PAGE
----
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How Lee Ranaldo Throwing Chairs at a Wall Became a Song About Love

Lee Ranaldo and Rosalía collaborator Raül Refree are extremely talented guitarists, but for their new song “Light Years Out,” they turned to an old cassette of Ranaldo throwing chairs against the wall for instrumentation instead.

“We found some tapes at the studio in New York that Lee recorded many years ago,” Refree tells Rolling Stone. Ranaldo says he created them nearly 20 years ago for a tribute album to Japanese noise band Hanatarash on a cassette player made by the Library of Congress for blind people. “With this cassette and some of the others we found, we created this texture. It was a fresh experience for us,” Refree adds.

“The idea with the last record was to take my music — which has been, for so long, in Sonic Youth and after Sonic Youth, based around this format of a rock band — and expand it,” Ranaldo says. “Put the music in some different settings. When we got together to make the follow-up, we thought we would start in a similar vein. I came in with all these demos and we stockpiled all this modern, electronic beat-making equipment that Raül had been working with in the last year, and we just went off on a different path.”

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Олдскул. Но, канеш, не Соник. Сыграно проще. Айра смешной какой-то
Выложили таки Москву 1989 на стриминговые сервисы!
картинка, оставленная пользователем
65 минут - это прям по-царски
а в мр3 этого концерта нет никак???
Lee Ranaldo & Raül Refree - Names of North End Women (2020)
картинка, оставленная пользователем
Время: 0:45:11
Качество: mp3, 320 kbps
Размер: 103.58 Мб

01. Alice, Etc. (6:28)
02. Words out of the Haze (4:47)
03. New Brain Trajectory (4:35)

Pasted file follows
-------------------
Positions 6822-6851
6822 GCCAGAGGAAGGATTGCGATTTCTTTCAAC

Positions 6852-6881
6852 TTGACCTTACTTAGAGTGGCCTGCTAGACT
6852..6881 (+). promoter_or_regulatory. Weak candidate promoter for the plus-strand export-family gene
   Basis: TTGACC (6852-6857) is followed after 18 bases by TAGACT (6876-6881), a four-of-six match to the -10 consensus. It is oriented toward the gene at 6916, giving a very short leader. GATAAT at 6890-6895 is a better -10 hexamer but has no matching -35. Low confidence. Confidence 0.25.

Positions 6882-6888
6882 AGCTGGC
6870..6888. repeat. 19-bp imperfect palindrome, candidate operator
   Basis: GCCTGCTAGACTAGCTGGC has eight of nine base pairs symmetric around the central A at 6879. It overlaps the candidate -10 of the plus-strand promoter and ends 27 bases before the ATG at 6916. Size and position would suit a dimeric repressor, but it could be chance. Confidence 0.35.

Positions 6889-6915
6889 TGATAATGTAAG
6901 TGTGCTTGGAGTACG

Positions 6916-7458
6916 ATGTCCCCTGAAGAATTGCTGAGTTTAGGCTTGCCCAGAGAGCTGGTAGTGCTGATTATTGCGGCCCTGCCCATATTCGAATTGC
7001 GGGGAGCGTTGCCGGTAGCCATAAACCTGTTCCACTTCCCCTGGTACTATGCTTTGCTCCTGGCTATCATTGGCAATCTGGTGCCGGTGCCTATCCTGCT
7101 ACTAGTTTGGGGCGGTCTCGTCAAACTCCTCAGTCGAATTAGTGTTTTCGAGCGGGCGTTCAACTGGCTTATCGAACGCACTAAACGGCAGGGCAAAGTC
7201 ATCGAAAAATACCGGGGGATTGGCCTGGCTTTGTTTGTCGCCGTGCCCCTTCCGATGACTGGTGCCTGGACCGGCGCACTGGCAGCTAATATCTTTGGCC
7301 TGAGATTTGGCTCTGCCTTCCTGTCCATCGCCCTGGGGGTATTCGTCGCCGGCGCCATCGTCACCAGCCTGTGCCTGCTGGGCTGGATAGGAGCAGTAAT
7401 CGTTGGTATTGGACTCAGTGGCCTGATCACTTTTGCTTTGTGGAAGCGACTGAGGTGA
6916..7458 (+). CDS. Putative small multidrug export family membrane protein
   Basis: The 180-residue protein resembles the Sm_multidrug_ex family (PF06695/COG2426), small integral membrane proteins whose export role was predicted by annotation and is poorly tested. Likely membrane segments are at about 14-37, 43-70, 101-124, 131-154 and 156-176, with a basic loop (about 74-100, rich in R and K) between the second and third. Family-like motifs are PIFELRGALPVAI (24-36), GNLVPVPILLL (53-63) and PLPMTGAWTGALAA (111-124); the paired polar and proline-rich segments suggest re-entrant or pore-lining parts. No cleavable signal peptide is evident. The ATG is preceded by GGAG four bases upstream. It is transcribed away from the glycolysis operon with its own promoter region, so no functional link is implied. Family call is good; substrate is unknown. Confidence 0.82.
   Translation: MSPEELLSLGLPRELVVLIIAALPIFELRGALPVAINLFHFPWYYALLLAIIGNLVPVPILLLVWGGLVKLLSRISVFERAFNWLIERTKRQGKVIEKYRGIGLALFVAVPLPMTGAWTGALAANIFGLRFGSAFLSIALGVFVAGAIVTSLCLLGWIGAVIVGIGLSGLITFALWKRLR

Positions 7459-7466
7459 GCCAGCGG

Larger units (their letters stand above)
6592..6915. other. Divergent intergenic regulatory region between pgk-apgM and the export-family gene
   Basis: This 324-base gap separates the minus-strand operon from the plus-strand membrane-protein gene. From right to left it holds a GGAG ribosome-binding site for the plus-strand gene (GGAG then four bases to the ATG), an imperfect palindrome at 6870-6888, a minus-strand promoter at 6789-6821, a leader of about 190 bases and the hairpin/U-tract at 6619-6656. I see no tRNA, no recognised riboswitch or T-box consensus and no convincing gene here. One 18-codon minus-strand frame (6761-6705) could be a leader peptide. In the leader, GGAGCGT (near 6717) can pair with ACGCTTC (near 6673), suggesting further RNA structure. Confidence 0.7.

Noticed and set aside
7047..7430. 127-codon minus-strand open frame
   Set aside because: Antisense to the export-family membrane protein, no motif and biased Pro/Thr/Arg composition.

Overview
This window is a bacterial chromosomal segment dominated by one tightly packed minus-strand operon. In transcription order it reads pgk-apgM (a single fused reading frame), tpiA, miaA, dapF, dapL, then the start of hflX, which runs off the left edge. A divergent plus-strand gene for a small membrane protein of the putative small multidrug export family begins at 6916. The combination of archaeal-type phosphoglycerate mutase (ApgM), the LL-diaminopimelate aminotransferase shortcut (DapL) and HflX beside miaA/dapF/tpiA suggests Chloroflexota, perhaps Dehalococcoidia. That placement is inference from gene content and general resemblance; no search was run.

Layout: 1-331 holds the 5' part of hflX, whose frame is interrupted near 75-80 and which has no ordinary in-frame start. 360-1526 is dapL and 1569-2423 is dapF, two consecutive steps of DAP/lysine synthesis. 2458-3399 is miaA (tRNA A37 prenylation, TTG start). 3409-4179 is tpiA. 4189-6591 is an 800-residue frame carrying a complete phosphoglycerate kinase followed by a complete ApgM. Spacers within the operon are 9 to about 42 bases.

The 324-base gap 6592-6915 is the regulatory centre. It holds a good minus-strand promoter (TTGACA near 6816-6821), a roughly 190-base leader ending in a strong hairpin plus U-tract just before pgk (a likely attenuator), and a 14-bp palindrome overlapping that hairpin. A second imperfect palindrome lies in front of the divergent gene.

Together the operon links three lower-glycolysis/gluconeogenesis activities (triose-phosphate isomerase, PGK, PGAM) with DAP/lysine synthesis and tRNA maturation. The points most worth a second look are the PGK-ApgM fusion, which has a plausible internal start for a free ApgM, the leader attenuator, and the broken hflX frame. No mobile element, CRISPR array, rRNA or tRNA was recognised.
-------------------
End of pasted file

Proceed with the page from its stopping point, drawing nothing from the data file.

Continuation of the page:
04. Humps (Espriu Mix) (5:45)
05. Names of North End Women (6:40)
06. Light Years Out (4:54)
07. The Art of Losing (6:03)
08. At the Forks (5:59)
Было, не? Austin City Limits 2010, неполный сет

Закачал, слушаю

Sonic Youth’s ‘Live in Moscow’ is a Snapshot of the Indie-Rock Greats at Their Peak

From anniversary re-creations by the band to its inclusion in the Library of Congress’ National Registry, Sonic Youth’s Daydream Nation has been rightly defined as one of the landmarks of Eighties indie rock, and possibly its last galvanizing moment before so much of that scene collapsed. The band still played a few of the album’s songs onstage right up until its 2011 breakup, which followed the separation of founding couple Kim Gordon and Thurston Moore. But what we’ve never heard, outside of bootlegs, is the sound of Sonic Youth wailing on those songs right after the album was released in the fall of 1988. Three decades later, we finally get that chance with Live in Moscow April 12-13, 1989.

In one of the most surreal moments in a career dotted with them, Sonic Youth played a handful of shows in the Soviet Union in April 1989, on the heels of a European tour. Not quite on the big-theater scale of previous visits to that country by Billy Joel and Elton John, the Sonic Youth shows took place in what were basically basements and rec rooms, sometimes monitored by KGB agents and attended by Russian kids who’d heard bootlegs of Daydream Nation circulating around the country. The promoter of the band’s Moscow shows, which took place at a hotel, recently discovered tapes of both their sets, which have been combined into one album now available on streaming sites. (Only 300 physical vinyl copies were pressed.)

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@Дэни Бой
А Стив ничем сейчас не занят? Чтоб для полного комплекта smile.gif
такой барабанщик без дела не останется cool.gif судя по инстаграму жив-здоров, периодически с кем-то постукивает себе в удовольствие rolleyes.gif с Миком Харви выступает, например здесь
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